The new “unity” or “grand coalition” cabinet of the Palestinian Territories has 12 Hamas members (including two Hamas-backed independents) and six members from Fatah. The rest are nonpartisan (5) or from small parties (2).
The cabinet thus fails to conform to Gamson’s Law, under which parties bargaining over portfolios split the portfolios in proportion to their contribution to the coalition’s legislative seats. We might have expected Palestine to deviate from the “Law” on account of either the Hamas majority (in which case the fact of a coalition is itself unexpected1) or the fact that this is not a parliamentary system, but rather a president-parliamentary system in which both the president and the parliamentary majority can make claims to constitutional authority over the cabinet (implying we might have expected an even split, given that Hamas controls the legislature and Fatah the presidency). And deviate it does, in a rather odd way.
First of all, Hamas has less than a majority of the portfolios, even counting the Hamas-backed independents in the party’s column. It has 48%, despite having 56.1% of the parliamentary seats.2 Its share of cabinet seats is thus closer to its percentage of the party-list vote at the last election that it is to its share of the new coalition’s seats. (The party’s legislative majority was ‘manufactured’ by the electoral system.)
Fatah has 24% of the portfolios, and 34.1% of the legislative seats, thereby having a much worse advantage ratio (% portfolios/% coalition seats) than Hamas (.704 vs. .856). If we were to ignore the five nonpartisan (and non-Hamas-backed) ministers, Hamas would have 60% and Fatah 30% of the partisan ministers.3 Not that we should ignore these, but in doing so Fatah would still be underrepresented. (See Alex’s comment for clarification; some of the “independents” are also actually parisan.)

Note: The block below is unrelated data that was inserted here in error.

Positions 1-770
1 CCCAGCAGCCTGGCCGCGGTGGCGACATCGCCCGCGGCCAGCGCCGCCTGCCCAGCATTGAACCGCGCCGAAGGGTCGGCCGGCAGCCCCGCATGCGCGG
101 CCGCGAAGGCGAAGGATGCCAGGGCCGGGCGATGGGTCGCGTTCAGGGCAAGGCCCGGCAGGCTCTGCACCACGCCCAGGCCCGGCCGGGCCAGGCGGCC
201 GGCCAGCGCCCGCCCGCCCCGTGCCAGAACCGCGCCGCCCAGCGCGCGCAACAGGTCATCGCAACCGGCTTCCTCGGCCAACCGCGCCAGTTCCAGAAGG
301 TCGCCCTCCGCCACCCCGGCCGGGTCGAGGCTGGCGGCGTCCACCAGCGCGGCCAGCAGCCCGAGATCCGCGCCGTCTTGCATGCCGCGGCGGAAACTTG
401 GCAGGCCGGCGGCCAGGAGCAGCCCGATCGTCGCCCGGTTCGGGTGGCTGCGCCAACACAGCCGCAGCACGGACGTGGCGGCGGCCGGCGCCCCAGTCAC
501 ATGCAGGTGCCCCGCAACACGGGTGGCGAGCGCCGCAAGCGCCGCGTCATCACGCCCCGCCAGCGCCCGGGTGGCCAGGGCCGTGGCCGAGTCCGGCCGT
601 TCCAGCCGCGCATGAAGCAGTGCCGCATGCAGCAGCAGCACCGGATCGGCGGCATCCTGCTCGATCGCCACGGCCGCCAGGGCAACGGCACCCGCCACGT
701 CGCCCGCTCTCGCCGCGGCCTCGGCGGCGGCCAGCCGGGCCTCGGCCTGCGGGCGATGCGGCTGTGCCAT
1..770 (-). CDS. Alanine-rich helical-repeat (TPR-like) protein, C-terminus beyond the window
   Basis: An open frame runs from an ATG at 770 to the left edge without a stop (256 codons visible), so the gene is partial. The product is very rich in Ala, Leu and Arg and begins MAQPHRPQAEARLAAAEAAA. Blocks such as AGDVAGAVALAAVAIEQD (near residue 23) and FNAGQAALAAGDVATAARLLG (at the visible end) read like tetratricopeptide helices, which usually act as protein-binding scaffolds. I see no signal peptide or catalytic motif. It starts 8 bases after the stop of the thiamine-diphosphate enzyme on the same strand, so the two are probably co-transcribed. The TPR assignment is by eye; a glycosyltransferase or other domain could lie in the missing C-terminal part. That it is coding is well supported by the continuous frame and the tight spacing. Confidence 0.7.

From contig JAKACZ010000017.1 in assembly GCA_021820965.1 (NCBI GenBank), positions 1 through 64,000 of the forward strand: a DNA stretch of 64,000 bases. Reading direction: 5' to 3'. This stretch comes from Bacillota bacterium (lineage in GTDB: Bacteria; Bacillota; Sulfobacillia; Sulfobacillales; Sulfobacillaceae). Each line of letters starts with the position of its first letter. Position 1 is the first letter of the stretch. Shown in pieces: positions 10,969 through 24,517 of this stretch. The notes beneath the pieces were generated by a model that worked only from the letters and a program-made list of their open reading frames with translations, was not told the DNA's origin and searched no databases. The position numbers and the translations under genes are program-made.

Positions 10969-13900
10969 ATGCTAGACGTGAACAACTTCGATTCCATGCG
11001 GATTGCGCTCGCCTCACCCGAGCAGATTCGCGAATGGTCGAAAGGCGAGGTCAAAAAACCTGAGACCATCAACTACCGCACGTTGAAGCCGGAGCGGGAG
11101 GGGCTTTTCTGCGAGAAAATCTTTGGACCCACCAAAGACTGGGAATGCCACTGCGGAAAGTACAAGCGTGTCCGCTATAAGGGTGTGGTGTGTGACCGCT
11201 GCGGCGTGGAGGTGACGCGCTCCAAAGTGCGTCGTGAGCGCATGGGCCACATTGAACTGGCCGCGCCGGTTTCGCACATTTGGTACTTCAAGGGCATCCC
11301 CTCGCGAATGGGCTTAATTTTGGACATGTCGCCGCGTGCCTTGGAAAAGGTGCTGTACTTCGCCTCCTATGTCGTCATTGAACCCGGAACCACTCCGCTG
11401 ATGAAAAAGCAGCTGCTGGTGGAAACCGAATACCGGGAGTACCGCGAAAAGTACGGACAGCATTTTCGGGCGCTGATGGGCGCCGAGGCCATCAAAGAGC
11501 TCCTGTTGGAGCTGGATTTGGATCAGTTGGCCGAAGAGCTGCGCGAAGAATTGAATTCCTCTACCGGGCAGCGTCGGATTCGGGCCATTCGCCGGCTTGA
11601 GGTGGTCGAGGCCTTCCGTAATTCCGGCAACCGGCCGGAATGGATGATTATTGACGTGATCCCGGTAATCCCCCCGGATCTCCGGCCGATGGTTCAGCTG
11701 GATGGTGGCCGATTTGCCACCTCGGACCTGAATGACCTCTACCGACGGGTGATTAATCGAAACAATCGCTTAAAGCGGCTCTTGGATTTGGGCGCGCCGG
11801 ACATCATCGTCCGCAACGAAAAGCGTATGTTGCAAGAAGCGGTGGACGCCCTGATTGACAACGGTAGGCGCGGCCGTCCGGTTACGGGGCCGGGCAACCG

The failure of Fatah to get the one third of portfolios to which it was Gamsonianly entitled is significant. Under article 154 of the constitution, the cabinet is considered to have resigned (and thus bargaining would have to start anew) if one third of its members resign. By having less than a third, Fatah has diminished bargaining power within the cabinet (even though having more than one third of legislative seats means it can sustain presidential vetoes).
Hamas will not be able to command cabinet votes on its own, given that it has less than half the portfolios. This is an important concession to Fatah. However, Fatah’s absence of a one-third share is at least as important and, combined with the Hamas parliamentary majority, suggests that “unity” cabinet is somewhat of a misnomer.
1. Of course, the initial experience of an all-Hamas cabinet, reflecting the party’s majority of the legislature, did not work out so well. Still, we might have expected their majority to have allowed them to hold out for an above-proportional share in a coalition.
2. Normally we would calculate the correspondence to Gamson’s Law using not the percentage of total legislative seats, but the percentage of the coalition’s seats. However, given that this cabinet is essentially a coalition of the whole, using the percentage of total seats is justified.
3. The other partisan ministers are one from the Democratic Front for the Liberation of Palestine and one from the Peoples Party. Each of these represents 5% of the partisan portfolios and 4% of the total cabinet, despite not having contested the election under these party banners. I do not know if these parties won seats at the election under another party/alliance banner or not. The total share of legislative seats for independents or parties other than Hamas or Fatah is 9.8%. (See Alex’s comment for more on this point.)